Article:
The U.S. State Department is advising its diplomats to sidestep questions from foreign governments about the Trump administration's stance on the Paris climate deal.
The Reuters news agency reported Tuesday that a cable sent Friday to U.S. embassies by Secretary of State Rex Tillerson provided prospective questions foreign government officials could ask diplomats and suggested answers.
For example, according to Reuters, if asked, "What is the process for consideration of re-engagement in the Paris Agreement?," the diplomat should give a generalized response, such as, "We are considering a number of factors. I do not have any information to share on the nature or timing of the process."
Tillerson's cable came a little more than two months after Trump announced that the U.S. would withdraw from the landmark Paris climate deal and on the day that the administration was reviewing a climate change report prepared by 13 federal agencies, the conclusions of which conflict with administration perspectives.
The document, which was leaked ahead of publication and reported by The New York Times on Tuesday, said Americans were seeing more heat waves and rainfall as a result of climate change.
The report found human activity was "extremely likely" the cause of more than half the Earth's temperature increase since 1951, a position at odds with the administration's belief that the cause of global warming is uncertain.
The report said human impact caused an increase in the global temperature of 0.6 degree to 0.7 degree Celsius between 1951 to 2010 and that heat-trapping greenhouse gas emissions led the way as the primary contributor.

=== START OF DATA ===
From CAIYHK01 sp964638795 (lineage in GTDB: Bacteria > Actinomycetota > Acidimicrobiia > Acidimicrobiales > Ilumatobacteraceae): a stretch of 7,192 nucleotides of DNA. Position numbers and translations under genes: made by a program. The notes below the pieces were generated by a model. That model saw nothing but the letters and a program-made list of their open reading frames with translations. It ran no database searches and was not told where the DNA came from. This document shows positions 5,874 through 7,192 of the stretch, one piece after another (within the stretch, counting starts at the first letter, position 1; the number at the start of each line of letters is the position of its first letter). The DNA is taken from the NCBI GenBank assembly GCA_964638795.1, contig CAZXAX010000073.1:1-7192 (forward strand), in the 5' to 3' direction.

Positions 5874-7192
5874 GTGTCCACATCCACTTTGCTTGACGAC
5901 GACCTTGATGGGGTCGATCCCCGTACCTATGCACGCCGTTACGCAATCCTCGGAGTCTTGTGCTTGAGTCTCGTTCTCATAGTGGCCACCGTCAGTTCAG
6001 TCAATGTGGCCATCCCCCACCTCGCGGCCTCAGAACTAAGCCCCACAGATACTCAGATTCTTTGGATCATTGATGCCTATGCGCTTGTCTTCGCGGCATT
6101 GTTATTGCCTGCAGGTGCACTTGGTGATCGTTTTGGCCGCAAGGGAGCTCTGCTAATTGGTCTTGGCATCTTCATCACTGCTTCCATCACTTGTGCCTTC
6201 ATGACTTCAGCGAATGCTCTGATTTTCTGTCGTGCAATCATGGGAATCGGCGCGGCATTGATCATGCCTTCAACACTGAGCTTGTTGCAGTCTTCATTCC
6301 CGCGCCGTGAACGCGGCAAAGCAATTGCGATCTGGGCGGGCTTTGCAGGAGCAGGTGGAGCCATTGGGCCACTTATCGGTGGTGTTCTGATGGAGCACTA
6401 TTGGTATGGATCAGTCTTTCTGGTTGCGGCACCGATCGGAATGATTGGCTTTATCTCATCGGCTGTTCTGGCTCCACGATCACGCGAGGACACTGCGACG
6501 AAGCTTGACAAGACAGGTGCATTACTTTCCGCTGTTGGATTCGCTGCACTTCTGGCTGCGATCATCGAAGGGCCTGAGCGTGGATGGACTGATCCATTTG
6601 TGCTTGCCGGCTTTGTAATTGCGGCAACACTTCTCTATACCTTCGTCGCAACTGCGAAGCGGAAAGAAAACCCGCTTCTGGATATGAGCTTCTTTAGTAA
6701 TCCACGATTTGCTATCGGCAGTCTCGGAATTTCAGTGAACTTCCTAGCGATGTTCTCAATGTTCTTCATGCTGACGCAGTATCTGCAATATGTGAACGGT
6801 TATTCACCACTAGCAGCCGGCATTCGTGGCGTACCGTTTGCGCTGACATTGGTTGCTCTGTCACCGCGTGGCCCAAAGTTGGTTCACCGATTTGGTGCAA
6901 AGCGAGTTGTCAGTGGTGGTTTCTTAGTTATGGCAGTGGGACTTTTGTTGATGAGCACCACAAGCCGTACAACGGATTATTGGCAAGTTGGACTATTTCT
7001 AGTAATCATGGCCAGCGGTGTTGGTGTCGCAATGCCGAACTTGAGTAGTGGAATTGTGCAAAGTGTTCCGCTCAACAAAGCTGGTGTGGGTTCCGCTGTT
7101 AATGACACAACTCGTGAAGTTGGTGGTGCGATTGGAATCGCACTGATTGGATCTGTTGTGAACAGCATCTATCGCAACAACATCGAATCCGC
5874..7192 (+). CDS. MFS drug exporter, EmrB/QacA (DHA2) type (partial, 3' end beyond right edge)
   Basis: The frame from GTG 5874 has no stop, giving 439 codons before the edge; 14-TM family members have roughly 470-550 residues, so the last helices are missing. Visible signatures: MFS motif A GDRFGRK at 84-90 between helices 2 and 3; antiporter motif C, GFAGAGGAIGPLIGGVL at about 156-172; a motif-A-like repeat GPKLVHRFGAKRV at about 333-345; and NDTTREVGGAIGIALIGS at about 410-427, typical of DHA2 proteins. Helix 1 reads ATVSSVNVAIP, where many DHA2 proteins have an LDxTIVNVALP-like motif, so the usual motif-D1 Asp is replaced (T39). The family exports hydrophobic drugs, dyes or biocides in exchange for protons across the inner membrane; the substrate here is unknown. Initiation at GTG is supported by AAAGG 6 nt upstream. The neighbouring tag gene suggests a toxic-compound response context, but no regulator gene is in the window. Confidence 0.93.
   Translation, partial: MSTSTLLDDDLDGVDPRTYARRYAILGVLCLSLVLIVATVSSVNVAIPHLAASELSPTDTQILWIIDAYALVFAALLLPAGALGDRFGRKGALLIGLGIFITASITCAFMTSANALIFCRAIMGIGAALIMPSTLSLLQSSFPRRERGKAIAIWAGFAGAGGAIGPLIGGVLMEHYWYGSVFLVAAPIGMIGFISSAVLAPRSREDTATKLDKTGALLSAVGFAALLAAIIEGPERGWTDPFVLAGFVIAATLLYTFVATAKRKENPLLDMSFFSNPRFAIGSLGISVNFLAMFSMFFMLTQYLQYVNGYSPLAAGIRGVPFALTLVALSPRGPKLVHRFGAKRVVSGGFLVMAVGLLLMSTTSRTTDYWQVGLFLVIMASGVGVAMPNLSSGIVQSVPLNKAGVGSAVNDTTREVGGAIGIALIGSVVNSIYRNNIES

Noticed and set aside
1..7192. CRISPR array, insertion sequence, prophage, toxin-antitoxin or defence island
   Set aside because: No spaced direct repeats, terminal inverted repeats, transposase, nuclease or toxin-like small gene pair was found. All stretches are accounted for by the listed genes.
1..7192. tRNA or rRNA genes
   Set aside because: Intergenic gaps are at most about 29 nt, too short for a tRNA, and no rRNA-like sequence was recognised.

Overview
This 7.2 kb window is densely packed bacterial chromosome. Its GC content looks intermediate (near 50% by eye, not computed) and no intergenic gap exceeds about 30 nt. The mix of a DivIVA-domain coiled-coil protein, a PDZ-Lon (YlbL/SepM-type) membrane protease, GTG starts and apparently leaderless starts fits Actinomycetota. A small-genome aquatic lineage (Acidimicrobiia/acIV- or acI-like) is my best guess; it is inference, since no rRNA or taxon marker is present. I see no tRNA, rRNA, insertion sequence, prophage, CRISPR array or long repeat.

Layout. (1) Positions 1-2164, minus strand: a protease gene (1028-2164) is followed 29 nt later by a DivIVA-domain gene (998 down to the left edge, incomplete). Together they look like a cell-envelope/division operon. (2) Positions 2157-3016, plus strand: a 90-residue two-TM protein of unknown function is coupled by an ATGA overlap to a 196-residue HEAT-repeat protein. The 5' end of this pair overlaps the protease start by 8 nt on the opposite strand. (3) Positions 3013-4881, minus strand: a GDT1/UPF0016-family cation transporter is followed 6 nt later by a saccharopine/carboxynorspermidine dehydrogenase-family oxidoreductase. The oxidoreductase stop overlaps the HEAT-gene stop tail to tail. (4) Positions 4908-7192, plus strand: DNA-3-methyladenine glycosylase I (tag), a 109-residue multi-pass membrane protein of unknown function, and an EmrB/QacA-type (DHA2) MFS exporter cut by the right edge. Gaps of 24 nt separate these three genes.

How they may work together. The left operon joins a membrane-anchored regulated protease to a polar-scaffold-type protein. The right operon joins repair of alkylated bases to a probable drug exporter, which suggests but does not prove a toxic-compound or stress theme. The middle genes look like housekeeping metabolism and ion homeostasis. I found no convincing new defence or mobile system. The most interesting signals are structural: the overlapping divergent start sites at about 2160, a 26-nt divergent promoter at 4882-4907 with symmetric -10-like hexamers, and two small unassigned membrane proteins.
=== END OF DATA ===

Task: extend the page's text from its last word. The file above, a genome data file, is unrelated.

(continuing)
'No alternative explanations'
"There are no alternative explanations, and no natural cycles are found in the observational record that can explain the observed changes in climate," said the study, the Climate Science Special Report.
The Trump administration received a copy of the most recent draft of the report several weeks ago, senior administration officials said. It was unclear whether the administration, which announced in June it would withdraw from the Paris accord, would approve the report. The study will be included in the National Climate Assessment, which is mandated by Congress every four years.
Some scientists were concerned that the administration could amend or suppress the report. Conversely, skeptics of human-caused climate change were equally concerned that the report would be publicly released, along with the more comprehensive National Climate Assessment.
The report concluded that if humans immediately halted greenhouse gas emissions, global temperatures would still rise an additional 0.3 degree Celsius this century, compared with the actual projected increase of 2 degrees Celsius.
Small increases in global temperatures can significantly affect the climate. For example, a global temperature rise of 1.5 degrees to 2 degrees Celsius could cause more intense rainstorms, longer heat waves and lead to more rapid deterioration of coral reefs, scientists say.
Policy recommendations were not included in the study, but it emphasized the need to stabilize the global mean temperature increase to 2 degrees Celsius by significantly cutting carbon dioxide levels. An increase above 2 degrees Celsius would push the global environment closer to catastrophic changes, scientists have said.
The Paris climate accord, in which nearly 200 countries participate, includes an agreement to cut or limit fossil fuel emissions. The report said meeting the emissions goals would be a significant step toward managing global warming.